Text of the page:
Sprint 0: Divergence & Convergence

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1024 682 Adrian

For website or application design projects that employ an Agile Scrum methodology, I often like to begin the project with a “Sprint 0”. Sprint 0 is a unique iteration that happens right at the start of the project to allow for some foundational architecture to be established, the requirements to be clarified, and for the wireframes and designs to get slightly ahead of the development. Then, once the project gets “properly” underway using agile, the team members focused on coding, theming and QA are ready to hit the ground running from day 1 of Sprint 1.

But what exactly happens during Sprint 0? Does doing a Sprint 0 mean we are leaning towards a hybrid methodology (waterfall/agile)? Are we cheating at Scrum by doing it?

While I would say that an initial sprint dedicated to requirements analysis, architecture, user research, and process modeling does nudge us ever so slightly towards the waterfall end of the spectrum, it’s only a single sprint, and can save your coders from sitting idle during the first week or two of the project.

To better understand the benefits of conducting a Sprint 0, we can break up the iteration activities into 4 phases made up of two strategies of divergence and two strategies of convergence. These phases are:

  1. Gathering (Divergence)
  2. Synthesis (Convergence)
  3. Ideation (Divergence)
  4. Design (Convergence)

Phase 1: Gathering (Divergence)

The Gathering stage of the process aims to uncover and document information about the project that may not have been initially captured, and also to make sure the project goals and objectives are clear. This stage typically consists of stakeholder interviews, user research, observations, and competitive analysis. It is meant to be a collection exercise.

Phase 2: Synthesis (Convergence)

The Synthesis stage aims to analyze and make sense of the data that was collected in the Gathering stage. Detailed requirements can be fleshed out and turned into Epics in the product backlog, or even user stories if the information is granular enough.
From the user research we can build user models (use-case diagrams, personas, etc.), focusing on their goals and the activities they engage in related to the project. The information gathered should allow us to construct user scenarios on how the site or application will be used and impact the lives of its users.

The models provide firm footing on which to base the design decisions that result in the ideation phase.

Phase 3: Ideation (Divergence)

The Ideation stage involves the further breakdown of the Epics and models developed in Synthesis into user stories that illustrate the functionality to be developed in easily manageable units. The Product Owner works closely with the stakeholders to prioritize these user stories to ensure that the maximum value is delivered at the end of each future sprint.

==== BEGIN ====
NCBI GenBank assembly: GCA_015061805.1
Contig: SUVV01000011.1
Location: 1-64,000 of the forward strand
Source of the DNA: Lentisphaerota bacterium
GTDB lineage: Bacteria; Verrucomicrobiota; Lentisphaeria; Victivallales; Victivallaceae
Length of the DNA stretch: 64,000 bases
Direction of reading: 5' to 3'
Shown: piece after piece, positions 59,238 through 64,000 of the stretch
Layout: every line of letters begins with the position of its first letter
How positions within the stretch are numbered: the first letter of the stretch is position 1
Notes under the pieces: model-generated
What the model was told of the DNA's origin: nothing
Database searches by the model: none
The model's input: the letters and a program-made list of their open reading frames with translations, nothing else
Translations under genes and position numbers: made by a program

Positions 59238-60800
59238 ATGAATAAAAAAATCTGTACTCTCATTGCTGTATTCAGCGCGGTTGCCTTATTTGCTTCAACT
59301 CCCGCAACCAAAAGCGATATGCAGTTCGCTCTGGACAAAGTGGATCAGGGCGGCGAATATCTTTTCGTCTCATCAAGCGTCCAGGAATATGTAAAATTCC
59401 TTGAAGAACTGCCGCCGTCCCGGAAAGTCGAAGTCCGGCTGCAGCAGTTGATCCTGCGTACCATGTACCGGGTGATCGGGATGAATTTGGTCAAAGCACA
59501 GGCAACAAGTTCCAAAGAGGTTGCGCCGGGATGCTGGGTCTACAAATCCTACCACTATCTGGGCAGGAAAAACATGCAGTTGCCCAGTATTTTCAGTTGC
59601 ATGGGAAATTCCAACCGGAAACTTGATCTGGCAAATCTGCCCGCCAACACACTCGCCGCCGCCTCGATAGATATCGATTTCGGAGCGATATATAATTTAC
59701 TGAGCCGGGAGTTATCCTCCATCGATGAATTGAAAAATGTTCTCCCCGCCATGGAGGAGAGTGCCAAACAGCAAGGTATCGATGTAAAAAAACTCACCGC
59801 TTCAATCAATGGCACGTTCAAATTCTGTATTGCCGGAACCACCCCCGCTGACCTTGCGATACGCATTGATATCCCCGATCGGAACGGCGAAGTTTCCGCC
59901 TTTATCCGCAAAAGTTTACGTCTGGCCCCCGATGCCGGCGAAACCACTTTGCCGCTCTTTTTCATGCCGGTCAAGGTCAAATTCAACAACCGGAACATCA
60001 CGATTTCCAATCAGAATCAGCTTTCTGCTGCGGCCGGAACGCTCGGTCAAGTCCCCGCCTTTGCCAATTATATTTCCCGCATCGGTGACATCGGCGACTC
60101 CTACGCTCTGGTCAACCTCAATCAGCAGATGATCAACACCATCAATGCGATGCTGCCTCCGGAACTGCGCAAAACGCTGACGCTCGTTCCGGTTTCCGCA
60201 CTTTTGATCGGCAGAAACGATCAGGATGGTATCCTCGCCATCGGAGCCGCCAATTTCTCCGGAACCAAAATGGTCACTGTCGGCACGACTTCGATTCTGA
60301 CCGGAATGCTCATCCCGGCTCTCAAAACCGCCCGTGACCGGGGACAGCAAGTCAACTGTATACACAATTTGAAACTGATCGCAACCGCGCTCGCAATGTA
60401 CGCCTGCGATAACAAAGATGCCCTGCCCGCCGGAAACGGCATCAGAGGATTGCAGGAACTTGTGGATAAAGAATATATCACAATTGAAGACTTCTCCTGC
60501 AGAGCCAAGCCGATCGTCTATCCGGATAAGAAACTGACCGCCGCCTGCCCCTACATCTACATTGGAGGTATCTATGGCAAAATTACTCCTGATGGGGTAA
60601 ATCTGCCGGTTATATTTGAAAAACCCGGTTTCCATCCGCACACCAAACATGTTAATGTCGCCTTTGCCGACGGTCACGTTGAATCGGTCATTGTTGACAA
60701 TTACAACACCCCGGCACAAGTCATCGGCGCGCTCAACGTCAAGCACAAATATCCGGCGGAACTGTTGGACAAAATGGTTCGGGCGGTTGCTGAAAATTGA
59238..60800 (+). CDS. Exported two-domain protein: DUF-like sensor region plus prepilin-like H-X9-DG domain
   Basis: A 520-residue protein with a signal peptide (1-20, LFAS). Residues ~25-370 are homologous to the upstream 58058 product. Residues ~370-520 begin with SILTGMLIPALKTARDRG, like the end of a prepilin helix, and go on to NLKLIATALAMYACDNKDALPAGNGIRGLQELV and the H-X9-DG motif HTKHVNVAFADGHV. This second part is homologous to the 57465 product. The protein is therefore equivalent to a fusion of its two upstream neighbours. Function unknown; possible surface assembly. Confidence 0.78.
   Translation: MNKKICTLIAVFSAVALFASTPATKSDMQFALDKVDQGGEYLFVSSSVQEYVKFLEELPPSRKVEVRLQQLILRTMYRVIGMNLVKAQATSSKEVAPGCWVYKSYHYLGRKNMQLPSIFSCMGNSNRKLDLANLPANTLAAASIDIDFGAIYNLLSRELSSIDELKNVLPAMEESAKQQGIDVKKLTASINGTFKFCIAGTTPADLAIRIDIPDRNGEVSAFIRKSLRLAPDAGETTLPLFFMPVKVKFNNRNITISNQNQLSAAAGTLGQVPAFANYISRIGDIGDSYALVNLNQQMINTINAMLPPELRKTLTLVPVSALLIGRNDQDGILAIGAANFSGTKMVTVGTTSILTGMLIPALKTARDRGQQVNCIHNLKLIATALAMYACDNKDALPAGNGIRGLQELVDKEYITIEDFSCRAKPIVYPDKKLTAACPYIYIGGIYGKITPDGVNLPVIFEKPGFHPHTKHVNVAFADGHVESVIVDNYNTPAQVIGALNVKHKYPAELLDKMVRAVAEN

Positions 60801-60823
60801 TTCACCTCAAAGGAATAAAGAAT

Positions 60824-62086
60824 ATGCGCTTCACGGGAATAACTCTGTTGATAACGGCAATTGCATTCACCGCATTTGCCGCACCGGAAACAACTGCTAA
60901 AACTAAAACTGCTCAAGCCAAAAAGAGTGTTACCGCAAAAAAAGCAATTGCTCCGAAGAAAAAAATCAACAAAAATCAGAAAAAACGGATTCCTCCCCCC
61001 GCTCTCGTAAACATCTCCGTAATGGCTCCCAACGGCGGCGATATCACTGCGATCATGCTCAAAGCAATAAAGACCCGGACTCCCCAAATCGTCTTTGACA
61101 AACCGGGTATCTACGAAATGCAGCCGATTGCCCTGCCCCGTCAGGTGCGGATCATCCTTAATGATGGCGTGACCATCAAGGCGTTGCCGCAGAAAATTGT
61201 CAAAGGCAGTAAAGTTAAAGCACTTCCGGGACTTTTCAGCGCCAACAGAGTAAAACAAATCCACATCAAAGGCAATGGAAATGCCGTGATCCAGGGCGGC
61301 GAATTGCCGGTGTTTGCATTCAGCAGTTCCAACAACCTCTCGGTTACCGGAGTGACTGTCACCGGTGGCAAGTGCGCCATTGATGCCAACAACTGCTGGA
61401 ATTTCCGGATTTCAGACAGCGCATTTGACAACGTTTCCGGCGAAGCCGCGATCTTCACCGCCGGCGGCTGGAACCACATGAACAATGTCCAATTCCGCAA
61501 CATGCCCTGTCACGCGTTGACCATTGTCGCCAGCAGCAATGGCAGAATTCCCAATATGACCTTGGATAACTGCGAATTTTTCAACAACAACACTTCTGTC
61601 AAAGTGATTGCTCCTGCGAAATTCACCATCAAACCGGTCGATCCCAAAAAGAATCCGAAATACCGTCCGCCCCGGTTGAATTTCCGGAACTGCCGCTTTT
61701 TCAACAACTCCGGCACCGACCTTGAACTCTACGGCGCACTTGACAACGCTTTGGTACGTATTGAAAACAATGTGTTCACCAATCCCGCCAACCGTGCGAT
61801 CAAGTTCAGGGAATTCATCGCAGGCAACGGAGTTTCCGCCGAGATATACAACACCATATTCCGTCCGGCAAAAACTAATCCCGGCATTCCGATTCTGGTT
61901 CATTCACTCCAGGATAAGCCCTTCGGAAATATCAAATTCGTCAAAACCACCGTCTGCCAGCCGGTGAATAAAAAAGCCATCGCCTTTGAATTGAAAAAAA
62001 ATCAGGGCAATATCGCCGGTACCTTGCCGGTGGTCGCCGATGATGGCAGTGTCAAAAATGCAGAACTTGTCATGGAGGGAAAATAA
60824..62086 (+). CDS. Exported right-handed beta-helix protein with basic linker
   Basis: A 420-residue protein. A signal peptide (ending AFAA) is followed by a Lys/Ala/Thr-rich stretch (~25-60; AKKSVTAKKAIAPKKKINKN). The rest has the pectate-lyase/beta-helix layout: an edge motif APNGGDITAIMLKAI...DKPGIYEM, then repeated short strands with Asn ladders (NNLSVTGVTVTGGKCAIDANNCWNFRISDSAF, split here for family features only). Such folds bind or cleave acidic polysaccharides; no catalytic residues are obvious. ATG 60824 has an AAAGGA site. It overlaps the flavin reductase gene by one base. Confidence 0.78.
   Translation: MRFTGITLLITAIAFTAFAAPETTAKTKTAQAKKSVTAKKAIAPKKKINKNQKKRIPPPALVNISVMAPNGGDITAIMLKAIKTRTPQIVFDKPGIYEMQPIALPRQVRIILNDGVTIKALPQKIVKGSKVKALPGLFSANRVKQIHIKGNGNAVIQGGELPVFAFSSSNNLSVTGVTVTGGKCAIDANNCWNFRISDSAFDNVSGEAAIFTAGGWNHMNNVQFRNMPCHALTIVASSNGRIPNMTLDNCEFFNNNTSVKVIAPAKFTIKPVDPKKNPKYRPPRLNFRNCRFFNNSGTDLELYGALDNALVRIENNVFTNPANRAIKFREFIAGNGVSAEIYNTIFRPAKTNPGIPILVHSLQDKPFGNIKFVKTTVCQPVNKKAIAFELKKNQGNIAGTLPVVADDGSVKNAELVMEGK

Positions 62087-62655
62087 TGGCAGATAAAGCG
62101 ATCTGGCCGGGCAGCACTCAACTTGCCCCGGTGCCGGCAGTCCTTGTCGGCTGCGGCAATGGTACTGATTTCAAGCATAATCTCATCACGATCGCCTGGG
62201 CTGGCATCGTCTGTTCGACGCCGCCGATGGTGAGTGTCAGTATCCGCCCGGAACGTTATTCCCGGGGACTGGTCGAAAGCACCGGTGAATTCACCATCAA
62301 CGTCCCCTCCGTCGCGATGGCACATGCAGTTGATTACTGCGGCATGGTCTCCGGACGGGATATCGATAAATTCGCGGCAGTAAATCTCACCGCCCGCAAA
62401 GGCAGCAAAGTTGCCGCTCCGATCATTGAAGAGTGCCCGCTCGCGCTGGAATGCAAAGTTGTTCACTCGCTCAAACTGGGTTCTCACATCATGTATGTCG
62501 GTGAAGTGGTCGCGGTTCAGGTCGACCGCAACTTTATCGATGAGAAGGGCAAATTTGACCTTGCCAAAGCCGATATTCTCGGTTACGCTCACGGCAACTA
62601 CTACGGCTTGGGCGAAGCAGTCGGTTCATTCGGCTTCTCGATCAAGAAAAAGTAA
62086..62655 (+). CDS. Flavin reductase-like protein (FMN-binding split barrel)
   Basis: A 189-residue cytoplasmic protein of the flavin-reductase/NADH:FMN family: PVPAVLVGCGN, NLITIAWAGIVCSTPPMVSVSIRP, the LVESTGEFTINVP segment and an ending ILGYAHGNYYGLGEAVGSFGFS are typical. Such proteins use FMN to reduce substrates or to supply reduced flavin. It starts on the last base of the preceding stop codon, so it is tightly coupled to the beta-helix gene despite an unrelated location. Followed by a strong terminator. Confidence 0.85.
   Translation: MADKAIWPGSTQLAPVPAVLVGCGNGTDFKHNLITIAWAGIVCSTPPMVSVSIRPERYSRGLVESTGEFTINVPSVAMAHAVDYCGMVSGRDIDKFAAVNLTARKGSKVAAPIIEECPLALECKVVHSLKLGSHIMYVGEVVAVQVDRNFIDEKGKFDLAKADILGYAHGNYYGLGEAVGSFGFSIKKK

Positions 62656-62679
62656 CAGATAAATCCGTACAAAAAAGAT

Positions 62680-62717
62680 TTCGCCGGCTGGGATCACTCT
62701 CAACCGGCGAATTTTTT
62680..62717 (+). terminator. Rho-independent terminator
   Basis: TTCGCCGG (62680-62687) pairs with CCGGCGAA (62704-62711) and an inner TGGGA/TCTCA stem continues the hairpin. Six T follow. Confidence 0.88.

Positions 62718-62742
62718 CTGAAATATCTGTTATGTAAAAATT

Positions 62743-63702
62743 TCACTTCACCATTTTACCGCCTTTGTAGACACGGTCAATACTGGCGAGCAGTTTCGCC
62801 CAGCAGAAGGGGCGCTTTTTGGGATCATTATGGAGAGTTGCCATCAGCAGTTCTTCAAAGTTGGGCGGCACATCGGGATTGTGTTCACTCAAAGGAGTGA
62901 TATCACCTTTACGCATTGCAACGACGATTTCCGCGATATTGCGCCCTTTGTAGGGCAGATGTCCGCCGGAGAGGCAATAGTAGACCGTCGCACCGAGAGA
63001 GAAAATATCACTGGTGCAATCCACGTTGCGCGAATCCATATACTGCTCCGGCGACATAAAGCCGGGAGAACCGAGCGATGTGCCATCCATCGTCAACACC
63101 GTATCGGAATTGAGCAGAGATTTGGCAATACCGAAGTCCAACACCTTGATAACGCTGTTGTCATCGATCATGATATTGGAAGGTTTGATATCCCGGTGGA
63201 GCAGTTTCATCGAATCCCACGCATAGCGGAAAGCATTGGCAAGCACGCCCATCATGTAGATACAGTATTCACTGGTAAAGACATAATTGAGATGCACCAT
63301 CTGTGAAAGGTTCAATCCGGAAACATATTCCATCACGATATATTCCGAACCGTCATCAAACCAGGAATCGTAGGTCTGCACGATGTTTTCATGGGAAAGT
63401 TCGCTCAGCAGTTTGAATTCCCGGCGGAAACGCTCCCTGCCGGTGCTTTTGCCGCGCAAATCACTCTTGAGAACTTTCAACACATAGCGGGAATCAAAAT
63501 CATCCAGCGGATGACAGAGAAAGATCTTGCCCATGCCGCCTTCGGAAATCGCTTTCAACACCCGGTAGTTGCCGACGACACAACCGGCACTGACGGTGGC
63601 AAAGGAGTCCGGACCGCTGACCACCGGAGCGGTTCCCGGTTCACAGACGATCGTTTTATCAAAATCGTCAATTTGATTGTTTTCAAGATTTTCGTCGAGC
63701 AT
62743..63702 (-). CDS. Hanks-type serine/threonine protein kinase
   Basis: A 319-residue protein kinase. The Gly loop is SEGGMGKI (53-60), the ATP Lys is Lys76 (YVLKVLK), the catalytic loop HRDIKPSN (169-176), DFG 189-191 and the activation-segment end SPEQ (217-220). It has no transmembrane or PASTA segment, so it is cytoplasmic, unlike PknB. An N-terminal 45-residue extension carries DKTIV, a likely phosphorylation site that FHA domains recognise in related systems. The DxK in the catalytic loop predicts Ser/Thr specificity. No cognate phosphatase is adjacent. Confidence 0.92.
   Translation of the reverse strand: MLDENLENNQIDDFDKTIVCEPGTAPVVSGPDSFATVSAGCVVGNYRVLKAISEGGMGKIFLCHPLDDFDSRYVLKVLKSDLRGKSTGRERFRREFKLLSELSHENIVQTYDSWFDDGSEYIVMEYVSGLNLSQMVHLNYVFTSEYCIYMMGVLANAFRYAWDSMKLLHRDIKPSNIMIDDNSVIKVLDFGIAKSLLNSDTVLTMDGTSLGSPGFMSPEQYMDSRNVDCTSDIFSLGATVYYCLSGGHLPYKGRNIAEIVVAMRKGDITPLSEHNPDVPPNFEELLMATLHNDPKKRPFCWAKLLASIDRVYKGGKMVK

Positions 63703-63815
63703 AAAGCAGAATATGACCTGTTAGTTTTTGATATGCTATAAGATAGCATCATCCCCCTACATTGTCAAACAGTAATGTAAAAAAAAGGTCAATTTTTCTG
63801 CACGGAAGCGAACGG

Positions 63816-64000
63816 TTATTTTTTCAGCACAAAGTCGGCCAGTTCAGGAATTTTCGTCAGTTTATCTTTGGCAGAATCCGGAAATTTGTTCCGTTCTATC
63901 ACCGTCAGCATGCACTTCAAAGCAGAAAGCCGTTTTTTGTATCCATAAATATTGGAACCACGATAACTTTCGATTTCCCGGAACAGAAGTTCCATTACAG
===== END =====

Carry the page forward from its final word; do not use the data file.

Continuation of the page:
The Ideation phase is a good place to start developing the system’s information architecture, building its taxonomy, menus, labels, content types, etc. (as needed).

Also during the Ideation phase we start iterating wireframe designs for the site or application layout and user interfaces. Wireframes can be as simple as drawing ideas on paper, or higher fidelity, made using programs like Balsamiq or Omnigraffle to create digital – even interactive – designs.

Phase 4: Design (Convergence)

The Design phase is where we start to refine our wireframes, producing higher fidelity designs that will be used by the front-end developers come the start of Sprint 1. Our UX designers produce process flow diagrams to map out how users are expected to interact with our system. And we get our graphic designers involved here as well to begin iterating over ideas around look and feel, colour schemes, iconography, and typography.

During the Design phase you could also get your system architects to set up the technical foundation, such as dev, staging and development servers, Git repository, and installing the core software (like a CMS if the project is using one).

Conclusion

Having completed the 4 phases mentioned above in a Sprint 0, the Agile team should be well prepared to hit the ground running come the start of Sprint 1, even if the very first activity of the day is Sprint Planning. It is crucial though that the Product Owner be heavily involved throughout Sprint 0 and be a key leader in prioritizing the backlog with stories that are immediately ready to be worked on. In many organizations the role of Product Owner is taken on by the business analyst or UX designer, who will probably be the individual leading the Sprint 0 information gathering anyways.

The last thing I will mention is a small caveat on the timebox around Sprint 0. If you are running 1 week sprints, that doesn’t give your BA or UX person much time to gather and analyze the initial requirements, enter epics and stories into the backlog, prioritize them, and deliver wireframes and flow diagrams. But it can be done. In a 1 week sprint scenario, the time devoted to each of the stages is simply reduced. The main objective is still the same, which is to establish enough of the groundwork to get the requirements and design slightly ahead of the development.

Happy Scrumming!

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AUTHOR

Adrian

Adrian, or AJ, is the founder and Director of Technology of Pop Digital. He has spoken at tech conferences around the world, and published numerous articles about Agile methodologies, UX design, Information Architecture, and Web Development.

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